After a long day hunched over a computer, the body craves movement – particularly, expansive movement to counteract the back-rounding posture that is so commonly seen in office parks around the world. Paperwork, computer work, web surfing and, even texting on mobile phones, are all culprits in creating tightness in the chest, shoulders and back.
A backbend practice is a great way to relieve everyday stress and loosen up a tight upper body.
The biggest misconception about backbends is that you need a flexible back in order to do poses such as Full Wheel or Camel, or asanas involving an over-hand grip such as One-Legged King Pigeon or King Dancer. Yes, you do need some mobility in your back, but in reality, it is the entire front body and shoulders that can make or break a backbend. With consistent practice, you will find that your backbends will be deeper and easier to perform.
As with any asana, take your backbend practice slowly, and never force your body into postures. Start off your practice with a few rounds of Sun Salutations, then use our Backbends Practice to fire up your entire front body and shoulders. Make sure to keep your abdominals engaged in your backbends and more importantly, make sure to breathe!
This is one of our favorite poses for stretching the upper back and shoulders. Beginners should consider modifying the pose by placing their forehead on the mat. This will help relieve any potential strain in the neck. Start off in tabletop position and slowly walk the hands forward dropping your chest onto the mat. Keep your hands actively pressing into the mat and arms hugging in towards one another.
While in high lunge, open your chest and shoulders by bending your elbows to create 90 degree angles with your arms (think goal-post arms!) A more traditional version of this pose is with arms extended straight overhead. Regardless, be sure to keep your head aligned between your arms. Do not allow the head to fall back which will cause strain to your neck. Remember to engage the back quadricep and sink your hips toward the floor to activate your hip flexor and psoas muscles.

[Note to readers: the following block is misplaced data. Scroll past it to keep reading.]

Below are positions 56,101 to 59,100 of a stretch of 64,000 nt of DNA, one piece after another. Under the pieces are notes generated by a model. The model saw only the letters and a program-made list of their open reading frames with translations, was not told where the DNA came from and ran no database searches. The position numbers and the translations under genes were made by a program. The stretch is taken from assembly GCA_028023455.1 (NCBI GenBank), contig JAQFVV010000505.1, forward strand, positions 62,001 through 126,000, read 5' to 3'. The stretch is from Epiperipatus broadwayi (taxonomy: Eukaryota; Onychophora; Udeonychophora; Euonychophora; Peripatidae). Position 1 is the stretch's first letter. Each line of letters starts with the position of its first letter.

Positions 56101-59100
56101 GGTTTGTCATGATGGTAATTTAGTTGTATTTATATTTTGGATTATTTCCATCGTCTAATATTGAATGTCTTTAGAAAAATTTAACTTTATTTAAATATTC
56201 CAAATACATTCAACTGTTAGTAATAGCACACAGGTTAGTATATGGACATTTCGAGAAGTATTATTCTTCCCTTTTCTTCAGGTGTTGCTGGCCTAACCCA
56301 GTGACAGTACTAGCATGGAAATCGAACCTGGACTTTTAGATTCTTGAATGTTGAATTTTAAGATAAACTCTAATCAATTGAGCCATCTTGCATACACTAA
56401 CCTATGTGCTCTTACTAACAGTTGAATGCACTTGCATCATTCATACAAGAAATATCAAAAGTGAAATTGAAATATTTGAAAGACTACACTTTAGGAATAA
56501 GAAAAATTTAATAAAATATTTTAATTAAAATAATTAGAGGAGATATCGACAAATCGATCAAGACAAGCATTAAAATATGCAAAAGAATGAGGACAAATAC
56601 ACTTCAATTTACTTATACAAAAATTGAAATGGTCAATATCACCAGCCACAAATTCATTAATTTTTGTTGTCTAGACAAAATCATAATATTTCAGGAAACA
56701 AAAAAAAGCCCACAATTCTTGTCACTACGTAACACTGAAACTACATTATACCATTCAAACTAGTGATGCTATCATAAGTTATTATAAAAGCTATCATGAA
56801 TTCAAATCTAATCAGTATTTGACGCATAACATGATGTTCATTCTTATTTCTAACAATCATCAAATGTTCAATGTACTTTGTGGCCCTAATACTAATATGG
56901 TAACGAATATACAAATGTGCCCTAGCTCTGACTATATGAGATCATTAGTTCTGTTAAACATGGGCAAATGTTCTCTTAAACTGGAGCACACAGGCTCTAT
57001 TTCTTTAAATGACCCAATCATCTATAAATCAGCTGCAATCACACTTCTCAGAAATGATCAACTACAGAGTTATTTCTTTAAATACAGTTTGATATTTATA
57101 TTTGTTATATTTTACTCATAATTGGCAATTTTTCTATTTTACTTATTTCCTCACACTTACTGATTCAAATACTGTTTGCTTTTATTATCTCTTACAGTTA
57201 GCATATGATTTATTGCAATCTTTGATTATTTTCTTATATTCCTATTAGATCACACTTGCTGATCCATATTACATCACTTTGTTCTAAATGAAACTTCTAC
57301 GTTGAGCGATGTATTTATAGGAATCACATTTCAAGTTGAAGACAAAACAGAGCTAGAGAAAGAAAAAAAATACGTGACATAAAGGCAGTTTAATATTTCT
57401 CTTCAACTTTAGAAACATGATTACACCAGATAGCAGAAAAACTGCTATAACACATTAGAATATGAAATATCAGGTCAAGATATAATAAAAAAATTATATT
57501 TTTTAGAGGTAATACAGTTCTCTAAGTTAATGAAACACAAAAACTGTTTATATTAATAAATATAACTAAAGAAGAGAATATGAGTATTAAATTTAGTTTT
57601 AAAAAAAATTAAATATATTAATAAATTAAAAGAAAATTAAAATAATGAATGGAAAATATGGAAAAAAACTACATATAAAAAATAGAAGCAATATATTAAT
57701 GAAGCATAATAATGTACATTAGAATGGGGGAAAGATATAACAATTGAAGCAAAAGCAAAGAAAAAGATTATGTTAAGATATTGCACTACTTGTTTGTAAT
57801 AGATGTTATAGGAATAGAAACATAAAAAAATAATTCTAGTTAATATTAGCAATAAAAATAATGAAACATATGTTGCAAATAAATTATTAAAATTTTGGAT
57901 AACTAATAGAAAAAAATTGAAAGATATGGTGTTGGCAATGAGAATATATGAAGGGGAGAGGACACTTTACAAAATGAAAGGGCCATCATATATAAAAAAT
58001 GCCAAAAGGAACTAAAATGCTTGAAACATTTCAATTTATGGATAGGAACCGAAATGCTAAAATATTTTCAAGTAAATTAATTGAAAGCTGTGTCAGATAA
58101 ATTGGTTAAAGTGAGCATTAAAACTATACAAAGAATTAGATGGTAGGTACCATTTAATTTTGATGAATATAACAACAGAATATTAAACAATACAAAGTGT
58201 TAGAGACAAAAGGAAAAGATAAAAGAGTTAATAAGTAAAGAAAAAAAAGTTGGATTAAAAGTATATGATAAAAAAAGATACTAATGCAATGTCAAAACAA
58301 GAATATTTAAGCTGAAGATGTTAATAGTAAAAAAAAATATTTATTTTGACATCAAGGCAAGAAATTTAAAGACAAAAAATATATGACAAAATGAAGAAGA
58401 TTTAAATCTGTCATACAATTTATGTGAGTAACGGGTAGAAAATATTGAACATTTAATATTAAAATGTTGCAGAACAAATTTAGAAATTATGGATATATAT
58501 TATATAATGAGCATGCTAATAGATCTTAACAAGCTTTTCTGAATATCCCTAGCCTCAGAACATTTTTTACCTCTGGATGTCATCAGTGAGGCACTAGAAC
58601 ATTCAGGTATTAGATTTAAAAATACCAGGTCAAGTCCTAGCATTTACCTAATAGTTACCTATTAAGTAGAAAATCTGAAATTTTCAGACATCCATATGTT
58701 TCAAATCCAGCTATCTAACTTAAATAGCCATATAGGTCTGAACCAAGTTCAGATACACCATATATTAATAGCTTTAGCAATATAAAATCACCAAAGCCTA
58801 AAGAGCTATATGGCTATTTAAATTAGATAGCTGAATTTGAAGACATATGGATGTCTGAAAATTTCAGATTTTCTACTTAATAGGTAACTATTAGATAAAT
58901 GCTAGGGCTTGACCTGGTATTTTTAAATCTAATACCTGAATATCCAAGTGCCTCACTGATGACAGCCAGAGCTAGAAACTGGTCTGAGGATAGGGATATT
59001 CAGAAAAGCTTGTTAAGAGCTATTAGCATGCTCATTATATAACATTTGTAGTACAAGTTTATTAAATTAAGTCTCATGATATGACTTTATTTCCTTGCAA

Clasp your hands behind your back, drawing your shoulder blades together to open up the front of your shoulders and your chest. Keep your core engaged as you take a mini-backbend moving your clasped hands towards your mat.
Try a gentler modification of this pose. Rather than lying down completely, begin by leaning back onto your forearms. This will produce a nice stretch in the front of the thigh. For a more intense stretch, lie back further. You should not experience any discomfort in your knee.
This is a great backbend for beginners. Use a block or blanket to relieve stress from your lower back or neck. Your feet should be parallel to each other and your knees should stack directly over your heels. When you begin to lift up, keep your thighs hugging into the midline. Press actively into the mat with your arms and shoulders. Keep the neck long. You can lift one leg up for a deeper posture.
There are many variations of this pose – from keeping your hands on your low back for support to tucking your toes under so that the backbend is not as deep to the full posture shown here. Find the one that works for you! Just remember to keep your hips pushing forward so the thighs remain perpendicular to your mat.
Make sure your front body and shoulder are warmed up before trying this pose. Keep your feet parallel, hug your knees and thighs in – and don’t forget to breathe!